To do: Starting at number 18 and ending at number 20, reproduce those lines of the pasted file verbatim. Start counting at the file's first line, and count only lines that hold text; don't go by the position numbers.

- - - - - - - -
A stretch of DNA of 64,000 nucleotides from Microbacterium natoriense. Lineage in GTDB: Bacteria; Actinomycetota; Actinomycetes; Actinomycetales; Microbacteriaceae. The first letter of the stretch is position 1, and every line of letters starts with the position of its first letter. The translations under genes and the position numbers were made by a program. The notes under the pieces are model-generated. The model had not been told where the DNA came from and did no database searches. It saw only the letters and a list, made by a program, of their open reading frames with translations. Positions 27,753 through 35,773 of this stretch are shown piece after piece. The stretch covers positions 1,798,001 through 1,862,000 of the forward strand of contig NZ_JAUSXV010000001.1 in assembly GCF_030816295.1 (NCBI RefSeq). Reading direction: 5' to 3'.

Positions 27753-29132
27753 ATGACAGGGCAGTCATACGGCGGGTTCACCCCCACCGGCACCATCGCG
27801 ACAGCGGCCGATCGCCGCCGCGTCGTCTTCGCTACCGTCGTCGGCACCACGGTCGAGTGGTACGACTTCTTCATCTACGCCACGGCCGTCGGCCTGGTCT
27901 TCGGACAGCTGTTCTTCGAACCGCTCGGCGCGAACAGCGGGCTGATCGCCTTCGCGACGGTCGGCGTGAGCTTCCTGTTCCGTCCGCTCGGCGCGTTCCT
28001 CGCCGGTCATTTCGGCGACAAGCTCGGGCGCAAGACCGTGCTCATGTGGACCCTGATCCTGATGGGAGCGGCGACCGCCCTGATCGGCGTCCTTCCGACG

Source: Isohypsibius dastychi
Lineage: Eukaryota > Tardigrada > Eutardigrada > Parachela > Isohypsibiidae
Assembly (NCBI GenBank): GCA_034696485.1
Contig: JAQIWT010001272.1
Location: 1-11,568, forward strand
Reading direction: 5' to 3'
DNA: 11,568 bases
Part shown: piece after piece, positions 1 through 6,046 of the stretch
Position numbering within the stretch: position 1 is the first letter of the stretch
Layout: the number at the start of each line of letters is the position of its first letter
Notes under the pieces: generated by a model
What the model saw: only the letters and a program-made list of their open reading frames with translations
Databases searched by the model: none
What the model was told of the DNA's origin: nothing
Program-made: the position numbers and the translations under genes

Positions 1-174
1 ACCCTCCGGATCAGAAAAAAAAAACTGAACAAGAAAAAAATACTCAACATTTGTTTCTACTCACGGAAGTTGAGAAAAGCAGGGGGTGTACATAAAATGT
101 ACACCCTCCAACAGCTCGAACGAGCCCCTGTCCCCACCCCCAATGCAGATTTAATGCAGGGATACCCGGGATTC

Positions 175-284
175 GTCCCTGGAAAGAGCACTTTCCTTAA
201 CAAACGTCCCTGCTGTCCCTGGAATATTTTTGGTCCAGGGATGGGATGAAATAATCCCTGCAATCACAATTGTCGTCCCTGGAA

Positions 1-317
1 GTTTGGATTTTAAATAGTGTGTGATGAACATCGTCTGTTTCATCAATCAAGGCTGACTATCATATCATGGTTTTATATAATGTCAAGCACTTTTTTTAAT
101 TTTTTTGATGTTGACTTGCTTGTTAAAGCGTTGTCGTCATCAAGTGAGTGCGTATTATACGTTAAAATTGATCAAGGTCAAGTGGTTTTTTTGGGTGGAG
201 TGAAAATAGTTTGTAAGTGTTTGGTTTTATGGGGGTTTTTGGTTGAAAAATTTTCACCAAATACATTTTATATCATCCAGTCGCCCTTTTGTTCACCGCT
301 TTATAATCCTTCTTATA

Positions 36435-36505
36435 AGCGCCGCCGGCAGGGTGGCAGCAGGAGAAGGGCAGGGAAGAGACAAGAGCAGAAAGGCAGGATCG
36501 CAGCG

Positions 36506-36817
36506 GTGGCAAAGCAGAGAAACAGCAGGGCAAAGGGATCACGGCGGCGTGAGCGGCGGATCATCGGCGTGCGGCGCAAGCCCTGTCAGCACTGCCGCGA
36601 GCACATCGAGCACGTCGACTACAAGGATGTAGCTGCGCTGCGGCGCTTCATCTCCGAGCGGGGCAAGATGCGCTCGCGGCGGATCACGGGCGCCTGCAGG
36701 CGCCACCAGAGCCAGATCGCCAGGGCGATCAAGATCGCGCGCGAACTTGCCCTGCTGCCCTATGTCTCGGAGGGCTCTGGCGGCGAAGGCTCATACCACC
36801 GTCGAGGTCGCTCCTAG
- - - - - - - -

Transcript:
What the model saw: only the letters and a program-made list of their open reading frames with translations
Databases searched by the model: none
What the model was told of the DNA's origin: nothing